Sleep in a cave. Get blackout shades for your bedroom, cover power lights on electronics and dim your clock's display. Keep your room at a cool 60 to 65 degrees, which can help fend off hot flashes.

Ban gadgets in bed. The blue light from your smartphone or tablet screen suppresses melatonin, the sleep-inducing hormone. A study in the journal PNAS showed that people who read print books right before bed slept better than those who read e-books on a tablet.

Don't just lie there. When you're counting sheep, get up, go to another room and do something low key, like knitting or reading (no TV!), until you feel sleepy again.

Act now if: Bad sleep is affecting your ability to function during the day. Insomnia can be a symptom of other health issues, such as arthritis, hyperthyroidism and acid reflux. It also increases your risk of serious accidents. Tell your doctor about it.

Mysteries of the Female Body

Steve Sanford

How to keep wrinkles at bay as you age.

6. Think I’d better wear that scarf

Wrinkled skin in your cleavage area is mostly due to decades of sun damage, according to dermatologist Adam Friedman of George Washington University School of Medicine and Health Sciences. Adding to the problem, the skin all over your body gets progressively drier and thinner as you age. Try this…

Get topical. Prescription retinoid creams (such as Retin-A, Tazorac and Differin) turn on genes in the skin that make collagen and elastin, the materials that maintain firmness and resilience in your skin. The creams also break down extra pigments, says Friedman. And they help your skin maintain moisture, adding buoyancy back to it.

Go deeper. Your dermatologist can do an in-office alpha hydroxy peel, which sloughs off the top layer of damaged skin.

Be a screen star. Put SPF 30 on your chest and neck every single day (not just when you’re at the beach) to stave off future damage.

Act now if: You notice a mole, bump or skin growth that’s growing larger, has uneven edges or bleeds. Any of these could be a sign of skin cancer.

Mysteries of the Female Body

Travis Rathbone

How to deal with your body experiencing changes in temperature as you age.

7. Are you freezing?

Sure, blame your hormones — a little bit. During menopause there are the too-common hot flashes, often followed by bouts of shivering as your body tries to cool itself down, explains JoAnn Manson, M.D., chief of preventive medicine at Brigham and Women’s Hospital in Boston. But hot-cold issues go beyond hormones. Your body’s ability to regulate temperature can lessen over time, due to increasingly sluggish circulation, slower metabolism and even the aging of your skin. Try this…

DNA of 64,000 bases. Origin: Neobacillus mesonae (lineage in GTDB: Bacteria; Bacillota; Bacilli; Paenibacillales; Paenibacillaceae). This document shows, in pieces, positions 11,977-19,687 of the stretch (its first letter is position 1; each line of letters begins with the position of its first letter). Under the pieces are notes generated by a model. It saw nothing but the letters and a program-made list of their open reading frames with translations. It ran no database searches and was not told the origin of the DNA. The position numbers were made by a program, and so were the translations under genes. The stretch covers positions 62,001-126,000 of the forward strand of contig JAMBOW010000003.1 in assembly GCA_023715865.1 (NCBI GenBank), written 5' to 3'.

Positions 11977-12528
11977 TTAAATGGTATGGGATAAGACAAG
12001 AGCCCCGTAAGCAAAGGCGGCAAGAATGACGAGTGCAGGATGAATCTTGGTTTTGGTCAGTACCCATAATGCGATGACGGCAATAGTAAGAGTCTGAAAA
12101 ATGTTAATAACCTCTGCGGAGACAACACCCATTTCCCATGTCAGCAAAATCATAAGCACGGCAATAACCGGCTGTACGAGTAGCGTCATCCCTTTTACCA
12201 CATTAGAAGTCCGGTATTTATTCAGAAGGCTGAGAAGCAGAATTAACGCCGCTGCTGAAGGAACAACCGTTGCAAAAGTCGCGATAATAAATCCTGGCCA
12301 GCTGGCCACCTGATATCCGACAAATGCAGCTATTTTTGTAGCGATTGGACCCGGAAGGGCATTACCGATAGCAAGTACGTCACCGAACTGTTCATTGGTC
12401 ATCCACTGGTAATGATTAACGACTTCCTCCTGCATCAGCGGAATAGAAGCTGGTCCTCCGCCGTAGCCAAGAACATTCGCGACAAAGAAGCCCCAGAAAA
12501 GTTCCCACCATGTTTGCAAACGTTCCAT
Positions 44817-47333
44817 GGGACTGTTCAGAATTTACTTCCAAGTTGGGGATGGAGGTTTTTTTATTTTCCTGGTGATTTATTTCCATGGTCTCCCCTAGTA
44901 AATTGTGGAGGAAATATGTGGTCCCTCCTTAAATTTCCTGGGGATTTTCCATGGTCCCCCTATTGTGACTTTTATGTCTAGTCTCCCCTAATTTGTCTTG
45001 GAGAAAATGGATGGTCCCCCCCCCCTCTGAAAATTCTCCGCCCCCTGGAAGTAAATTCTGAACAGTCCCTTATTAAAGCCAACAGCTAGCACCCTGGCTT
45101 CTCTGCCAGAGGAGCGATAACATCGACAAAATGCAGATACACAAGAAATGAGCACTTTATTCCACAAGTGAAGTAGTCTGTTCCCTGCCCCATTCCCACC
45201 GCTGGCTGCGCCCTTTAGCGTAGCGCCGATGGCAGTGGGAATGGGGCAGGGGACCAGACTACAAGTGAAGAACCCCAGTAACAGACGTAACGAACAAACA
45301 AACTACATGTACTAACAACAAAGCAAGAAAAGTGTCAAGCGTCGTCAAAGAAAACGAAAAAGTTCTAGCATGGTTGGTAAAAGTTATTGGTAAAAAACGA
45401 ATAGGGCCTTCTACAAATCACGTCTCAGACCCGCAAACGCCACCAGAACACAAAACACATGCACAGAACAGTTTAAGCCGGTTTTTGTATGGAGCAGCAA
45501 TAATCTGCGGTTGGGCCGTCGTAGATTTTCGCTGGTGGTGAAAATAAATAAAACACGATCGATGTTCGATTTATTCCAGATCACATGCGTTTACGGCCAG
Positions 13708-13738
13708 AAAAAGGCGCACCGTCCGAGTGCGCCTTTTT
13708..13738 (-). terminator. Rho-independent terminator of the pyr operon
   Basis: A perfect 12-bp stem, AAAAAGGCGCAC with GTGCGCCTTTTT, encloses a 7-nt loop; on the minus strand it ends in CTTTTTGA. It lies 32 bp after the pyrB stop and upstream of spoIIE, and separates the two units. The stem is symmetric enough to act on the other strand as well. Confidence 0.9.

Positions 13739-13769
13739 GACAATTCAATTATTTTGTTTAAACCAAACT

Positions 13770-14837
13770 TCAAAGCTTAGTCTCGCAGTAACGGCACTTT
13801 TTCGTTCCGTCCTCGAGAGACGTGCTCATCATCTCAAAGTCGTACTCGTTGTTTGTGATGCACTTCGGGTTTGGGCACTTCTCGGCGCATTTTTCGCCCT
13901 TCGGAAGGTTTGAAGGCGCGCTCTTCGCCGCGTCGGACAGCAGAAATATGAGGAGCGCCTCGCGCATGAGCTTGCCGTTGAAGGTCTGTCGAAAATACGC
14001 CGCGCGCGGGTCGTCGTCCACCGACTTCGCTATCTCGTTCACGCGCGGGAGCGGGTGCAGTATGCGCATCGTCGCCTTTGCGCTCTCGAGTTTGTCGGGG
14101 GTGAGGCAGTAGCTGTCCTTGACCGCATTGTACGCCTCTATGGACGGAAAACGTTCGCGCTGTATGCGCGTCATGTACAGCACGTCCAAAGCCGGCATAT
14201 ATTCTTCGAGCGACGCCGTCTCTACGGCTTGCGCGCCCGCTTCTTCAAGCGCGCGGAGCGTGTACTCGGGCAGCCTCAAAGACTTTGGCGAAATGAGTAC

Take a quick walk. If you’re cold, exercise gets blood flowing, warming you up.

Dress in layers. AC temperatures in many office buildings reportedly are based on a male “thermal comfort model” that’s too chilly for the average woman. Solution: Stow a sweater in your bag. If heat is the problem, embrace sleeveless shirts and cardigans, so you can peel layers off as needed.

Eat for heat. If you’re often cold, you might need to eat more. As your body burns calories, it creates heat.

Act now if: You’ve become extra sensitive to the cold, which may mean you have an underactive thyroid.

Mysteries of the Female Body

Kyle Hilton

What you can do about unwanted facial hair

8. I’d much rather he started to look like me

There is nothing peachy about fuzz on your upper lip, chin and cheeks, which grows when your hormone ratios start fluctuating. With less estrogen in your postmenopausal body, you struggle to keep androgens, the malelike hormones produced by your adrenal gland, in balance, Berson says. The result: facial hair. Try this…

Do it yourself. If you have just a few visible whiskers, use the ol’ standby solutions: Pluck carefully with clean tweezers, wax them, or gently shave the area (yes, this is OK now — just avoid dull razors, and don’t borrow someone else’s).

Have ’em zapped. Laser hair removal works by targeting the pigment in the hair shaft, damaging the hair follicle. The results can be long lasting, although occasional touch-up treatments may be required. For a more permanent solution, consider electrolysis, which zaps the hair follicle itself.

Act now if:  You’ve got a severe amount of new facial hair. This could signal a metabolic disorder or a tumor in your adrenal gland or ovary. Let your doctor know about the change; she may wish to run tests.

Mysteries of the Female Body

Steve Sanford

At least 40 percent of women develop pelvic organ prolapse.

9. The pipes are falling!

If you feel something inside your body pressing on your vagina, don’t freak out. At least 40 percent of women develop pelvic organ prolapse, a condition in which the connective tissues in your pelvic area weaken, allowing your uterus, bladder or rectum to push against the wall of the vagina or into the vaginal cavity. The symptoms vary from nearly unnoticeable to intrusive and even painful. Try this…

Enlist an expert. Kegels alone won’t fix this, says urogynecologist Christina Lewicky-Gaupp of Northwestern University’s Feinberg School of Medicine. See a physical therapist who specializes in pelvic-floor therapies (which can include exercise, electrostimulation and biofeedback).

Hold it up. A device called a pessary — a small ring that your gynecologist inserts into the vagina and replaces every month or so — provides support for the sagging organ.

Act now if: You notice blood when there shouldn’t be any. If you have postmenopausal bleeding, get it checked out by a doctor, since it might be a sign of certain cancers.